If the level of pain increases, attempt to identify the source of increased pain, while adjusting the EXALGO dose to decrease the level of pain. Plasma levels of EXALGO are sustained for 18 to 24 hours. Dosage adjustments may be made every 3 to 4 days. Patients who experience breakthrough pain may require dosage adjustment or rescue medication.

If signs of excessive opioid-related adverse reactions are observed, the next dose may be reduced. Adjust the dose to obtain an appropriate balance between management of pain and opioid-related adverse reactions.

Discontinuation of EXALGO

When a patient no longer requires therapy with EXALGO, taper doses gradually, by 25 to 50% every 2 or 3 days down to a dose of 8 mg before discontinuation of therapy, to prevent signs and symptoms of withdrawal in the opioid-tolerant patient.

To dispose of unused EXALGO flush all remaining tablets down the toilet or remit to authorities at a certified drug take-back program.

Hepatic Impairment

Start patients with moderate hepatic impairment on 25% of the EXALGO dose that would be prescribed for patients with normal hepatic function. Closely monitor patients with moderate hepatic impairment for respiratory and central nervous system depression during initiation of therapy with EXALGO and during dose titration. Use of alternate analgesics is recommended for patients with severe hepatic impairment [see Use in Specific Populations].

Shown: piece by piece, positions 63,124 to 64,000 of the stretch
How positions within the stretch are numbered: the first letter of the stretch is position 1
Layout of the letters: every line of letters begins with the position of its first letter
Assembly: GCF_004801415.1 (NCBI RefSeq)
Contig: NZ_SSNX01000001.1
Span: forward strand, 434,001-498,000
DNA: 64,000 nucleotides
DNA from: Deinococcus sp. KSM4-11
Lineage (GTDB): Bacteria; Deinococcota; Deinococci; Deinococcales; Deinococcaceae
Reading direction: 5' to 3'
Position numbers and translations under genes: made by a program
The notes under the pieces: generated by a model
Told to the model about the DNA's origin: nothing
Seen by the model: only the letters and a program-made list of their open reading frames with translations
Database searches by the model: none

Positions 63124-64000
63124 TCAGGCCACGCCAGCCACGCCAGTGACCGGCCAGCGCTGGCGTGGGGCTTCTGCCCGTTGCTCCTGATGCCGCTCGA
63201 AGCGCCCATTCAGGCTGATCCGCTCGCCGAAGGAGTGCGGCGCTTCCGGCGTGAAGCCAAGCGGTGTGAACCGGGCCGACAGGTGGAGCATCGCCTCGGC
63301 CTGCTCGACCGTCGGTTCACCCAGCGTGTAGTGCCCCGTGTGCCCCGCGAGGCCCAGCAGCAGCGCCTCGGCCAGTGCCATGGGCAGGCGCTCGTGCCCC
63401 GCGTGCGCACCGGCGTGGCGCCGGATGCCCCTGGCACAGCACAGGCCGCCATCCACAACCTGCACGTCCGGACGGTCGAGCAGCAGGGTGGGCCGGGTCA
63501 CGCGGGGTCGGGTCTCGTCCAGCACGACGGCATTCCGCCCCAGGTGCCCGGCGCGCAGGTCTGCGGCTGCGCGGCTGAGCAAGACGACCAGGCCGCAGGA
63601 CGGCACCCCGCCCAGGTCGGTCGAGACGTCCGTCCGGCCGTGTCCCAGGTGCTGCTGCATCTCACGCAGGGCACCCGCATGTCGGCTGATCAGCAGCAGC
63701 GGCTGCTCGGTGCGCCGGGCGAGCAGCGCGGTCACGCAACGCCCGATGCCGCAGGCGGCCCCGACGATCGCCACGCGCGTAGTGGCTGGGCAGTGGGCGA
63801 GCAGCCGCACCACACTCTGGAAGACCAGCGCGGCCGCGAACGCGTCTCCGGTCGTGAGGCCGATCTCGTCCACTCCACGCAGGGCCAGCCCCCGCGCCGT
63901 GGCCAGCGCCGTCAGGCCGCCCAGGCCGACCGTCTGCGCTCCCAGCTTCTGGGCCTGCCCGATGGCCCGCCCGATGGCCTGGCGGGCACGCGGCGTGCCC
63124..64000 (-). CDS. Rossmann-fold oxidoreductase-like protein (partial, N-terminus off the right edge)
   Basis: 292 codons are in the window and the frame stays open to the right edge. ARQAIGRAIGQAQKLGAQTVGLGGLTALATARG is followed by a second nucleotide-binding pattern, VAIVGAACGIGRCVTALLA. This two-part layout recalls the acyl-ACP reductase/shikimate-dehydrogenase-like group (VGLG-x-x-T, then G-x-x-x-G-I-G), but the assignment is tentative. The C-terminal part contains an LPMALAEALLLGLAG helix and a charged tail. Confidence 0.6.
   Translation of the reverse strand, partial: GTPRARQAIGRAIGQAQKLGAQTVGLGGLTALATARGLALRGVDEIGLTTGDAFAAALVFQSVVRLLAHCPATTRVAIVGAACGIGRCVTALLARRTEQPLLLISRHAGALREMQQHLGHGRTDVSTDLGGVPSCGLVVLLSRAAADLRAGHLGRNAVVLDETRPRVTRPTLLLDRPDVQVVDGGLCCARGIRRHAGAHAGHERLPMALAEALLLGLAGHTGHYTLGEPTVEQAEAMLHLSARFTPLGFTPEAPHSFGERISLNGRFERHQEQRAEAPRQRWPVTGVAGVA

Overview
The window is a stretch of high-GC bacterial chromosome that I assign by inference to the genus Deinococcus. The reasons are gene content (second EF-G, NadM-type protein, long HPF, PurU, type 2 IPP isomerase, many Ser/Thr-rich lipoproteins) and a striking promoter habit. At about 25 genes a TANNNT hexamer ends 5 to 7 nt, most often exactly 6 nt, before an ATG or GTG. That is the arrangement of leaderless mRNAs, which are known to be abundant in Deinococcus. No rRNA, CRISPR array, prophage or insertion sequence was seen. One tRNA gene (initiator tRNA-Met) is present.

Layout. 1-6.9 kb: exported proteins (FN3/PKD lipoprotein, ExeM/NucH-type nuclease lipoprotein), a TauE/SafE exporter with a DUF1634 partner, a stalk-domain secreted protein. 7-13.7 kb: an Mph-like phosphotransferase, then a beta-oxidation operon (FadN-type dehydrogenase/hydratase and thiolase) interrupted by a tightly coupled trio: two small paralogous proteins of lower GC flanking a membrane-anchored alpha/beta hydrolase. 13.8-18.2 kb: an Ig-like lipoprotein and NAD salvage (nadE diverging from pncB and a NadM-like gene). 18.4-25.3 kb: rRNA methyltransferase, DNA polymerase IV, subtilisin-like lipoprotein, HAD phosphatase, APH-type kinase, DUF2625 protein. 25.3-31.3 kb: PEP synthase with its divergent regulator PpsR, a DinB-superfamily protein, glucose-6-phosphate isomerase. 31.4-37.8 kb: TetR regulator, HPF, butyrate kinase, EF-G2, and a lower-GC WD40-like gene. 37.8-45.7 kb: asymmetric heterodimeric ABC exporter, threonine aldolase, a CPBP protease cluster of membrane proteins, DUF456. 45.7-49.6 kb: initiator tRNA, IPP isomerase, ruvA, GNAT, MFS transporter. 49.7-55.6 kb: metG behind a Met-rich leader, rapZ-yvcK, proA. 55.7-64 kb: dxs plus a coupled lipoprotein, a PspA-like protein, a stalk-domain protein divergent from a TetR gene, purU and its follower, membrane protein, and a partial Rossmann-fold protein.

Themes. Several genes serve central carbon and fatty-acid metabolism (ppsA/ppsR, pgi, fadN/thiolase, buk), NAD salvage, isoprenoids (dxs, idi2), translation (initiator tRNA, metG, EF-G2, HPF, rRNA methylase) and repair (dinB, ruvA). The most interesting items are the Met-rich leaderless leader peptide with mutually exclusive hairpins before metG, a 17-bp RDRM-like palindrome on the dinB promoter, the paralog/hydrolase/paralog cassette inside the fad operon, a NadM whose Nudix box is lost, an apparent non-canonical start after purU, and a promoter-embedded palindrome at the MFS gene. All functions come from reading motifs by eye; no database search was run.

Renal Impairment

Start patients with moderate renal impairment on 50% and patients with severe renal impairment on 25% of the EXALGO dose that would be prescribed for patients with normal renal function. Closely monitor patients with renal impairment for respiratory and central nervous system depression during initiation of therapy with EXALGO and during dose titration. As EXALGO is only intended for once daily administration, consider use of an alternate analgesic that may permit more flexibility with the dosing interval in patients with severe renal impairment [see Use In Specific Populations].

Administration of EXALGO

Instruct patients to swallow EXALGO tablets intact. The tablets are not to be crushed, dissolved, or chewed due to the risk of rapid release and absorption of a potentially fatal dose of hydromorphone [see WARNINGS AND PRECAUTIONS].

HOW SUPPLIED

Dosage Forms And Strengths

EXALGO is available in 8 mg, 12 mg or 16 mg dosage strengths. The 8 mg tablets are round, biconvex, red tablets imprinted with “EXH 8” on one side. The 12 mg tablets are round, biconvex, dark yellow tablets imprinted with “EXH 12” on one side. The 16 mg tablets are round, biconvex, yellow tablets imprinted with “EXH 16” on one side.

Storage And Handling

EXALGO Tablet Strengths

Strength Color Tablet Description Bottle Count NDC
8 mg Red Round, biconvex, printed with “EXH 8” 100 23635-408-01
12 mg Dark yellow Round, biconvex, printed with “EXH 12” 100 23635-412-01
16 mg Yellow Round, biconvex, printed with “EXH 16” 100 23635-416-01

Store at 25°C (77°F); excursions permitted to 15° to 30°C (59° to 86°F) [See USP Controlled Room Temperature].

Distributed by: Mallinckrodt Brand Pharmaceuticals, Inc., Hazelwood, MO 63042 USA, www.Exalgo.com or call 1-800-778-7898. Issue: July 2012

Last reviewed on RxList: 7/23/2012
This monograph has been modified to include the generic and brand name in many instances.

SIDE EFFECTS